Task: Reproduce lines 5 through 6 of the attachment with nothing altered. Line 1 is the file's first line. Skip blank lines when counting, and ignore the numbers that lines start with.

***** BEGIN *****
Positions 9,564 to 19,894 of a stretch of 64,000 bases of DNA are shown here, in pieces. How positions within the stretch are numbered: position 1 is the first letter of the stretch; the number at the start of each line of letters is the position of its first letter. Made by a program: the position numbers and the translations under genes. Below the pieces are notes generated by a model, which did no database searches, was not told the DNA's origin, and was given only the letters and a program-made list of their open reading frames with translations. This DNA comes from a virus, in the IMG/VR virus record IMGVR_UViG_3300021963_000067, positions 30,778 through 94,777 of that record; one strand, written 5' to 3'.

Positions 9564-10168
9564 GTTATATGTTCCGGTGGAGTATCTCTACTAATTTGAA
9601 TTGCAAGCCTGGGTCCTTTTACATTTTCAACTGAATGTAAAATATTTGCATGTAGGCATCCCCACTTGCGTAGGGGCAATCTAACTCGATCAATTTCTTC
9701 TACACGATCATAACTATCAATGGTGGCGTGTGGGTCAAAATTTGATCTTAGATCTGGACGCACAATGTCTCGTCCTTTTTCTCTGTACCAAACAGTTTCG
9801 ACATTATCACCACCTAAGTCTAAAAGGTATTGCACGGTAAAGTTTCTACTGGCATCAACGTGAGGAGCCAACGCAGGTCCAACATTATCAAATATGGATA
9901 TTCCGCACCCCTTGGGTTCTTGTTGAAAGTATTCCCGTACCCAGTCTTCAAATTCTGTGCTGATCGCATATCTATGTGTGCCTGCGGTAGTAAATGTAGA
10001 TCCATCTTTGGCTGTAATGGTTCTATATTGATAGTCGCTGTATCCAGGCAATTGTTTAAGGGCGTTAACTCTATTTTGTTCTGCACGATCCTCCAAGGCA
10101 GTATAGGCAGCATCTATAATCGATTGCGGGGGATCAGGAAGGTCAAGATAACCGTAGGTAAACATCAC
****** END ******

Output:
9701 TACACGATCATAACTATCAATGGTGGCGTGTGGGTCAAAATTTGATCTTAGATCTGGACGCACAATGTCTCGTCCTTTTTCTCTGTACCAAACAGTTTCG
9801 ACATTATCACCACCTAAGTCTAAAAGGTATTGCACGGTAAAGTTTCTACTGGCATCAACGTGAGGAGCCAACGCAGGTCCAACATTATCAAATATGGATA